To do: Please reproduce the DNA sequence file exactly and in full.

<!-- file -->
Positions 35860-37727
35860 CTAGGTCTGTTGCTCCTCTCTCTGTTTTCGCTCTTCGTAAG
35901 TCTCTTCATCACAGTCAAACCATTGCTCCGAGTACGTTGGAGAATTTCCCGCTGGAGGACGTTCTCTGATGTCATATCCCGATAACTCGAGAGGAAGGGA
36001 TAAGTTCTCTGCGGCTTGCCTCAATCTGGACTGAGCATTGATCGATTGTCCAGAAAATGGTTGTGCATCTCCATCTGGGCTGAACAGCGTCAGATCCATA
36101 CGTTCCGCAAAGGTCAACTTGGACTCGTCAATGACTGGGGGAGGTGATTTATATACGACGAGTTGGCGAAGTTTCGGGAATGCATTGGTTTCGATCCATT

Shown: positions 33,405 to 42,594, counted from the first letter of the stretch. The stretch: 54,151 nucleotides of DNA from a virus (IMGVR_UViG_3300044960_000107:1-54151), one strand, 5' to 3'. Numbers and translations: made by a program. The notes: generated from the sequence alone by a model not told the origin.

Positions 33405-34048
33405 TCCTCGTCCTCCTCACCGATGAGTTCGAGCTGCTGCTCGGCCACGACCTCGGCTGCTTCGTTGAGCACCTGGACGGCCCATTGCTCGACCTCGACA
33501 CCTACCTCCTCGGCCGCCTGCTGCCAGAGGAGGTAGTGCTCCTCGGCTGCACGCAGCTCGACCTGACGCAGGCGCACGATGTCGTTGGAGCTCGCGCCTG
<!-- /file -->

Positions 35860-37727
35860 CTAGGTCTGTTGCTCCTCTCTCTGTTTTCGCTCTTCGTAAG
35901 TCTCTTCATCACAGTCAAACCATTGCTCCGAGTACGTTGGAGAATTTCCCGCTGGAGGACGTTCTCTGATGTCATATCCCGATAACTCGAGAGGAAGGGA
36001 TAAGTTCTCTGCGGCTTGCCTCAATCTGGACTGAGCATTGATCGATTGTCCAGAAAATGGTTGTGCATCTCCATCTGGGCTGAACAGCGTCAGATCCATA
36101 CGTTCCGCAAAGGTCAACTTGGACTCGTCAATGACTGGGGGAGGTGATTTATATACGACGAGTTGGCGAAGTTTCGGGAATGCATTGGTTTCGATCCATT

Shown: positions 33,405 to 42,594, counted from the first letter of the stretch. The stretch: 54,151 nucleotides of DNA from a virus (IMGVR_UViG_3300044960_000107:1-54151), one strand, 5' to 3'. Numbers and translations: made by a program. The notes: generated from the sequence alone by a model not told the origin.

Positions 33405-34048
33405 TCCTCGTCCTCCTCACCGATGAGTTCGAGCTGCTGCTCGGCCACGACCTCGGCTGCTTCGTTGAGCACCTGGACGGCCCATTGCTCGACCTCGACA
33501 CCTACCTCCTCGGCCGCCTGCTGCCAGAGGAGGTAGTGCTCCTCGGCTGCACGCAGCTCGACCTGACGCAGGCGCACGATGTCGTTGGAGCTCGCGCCTG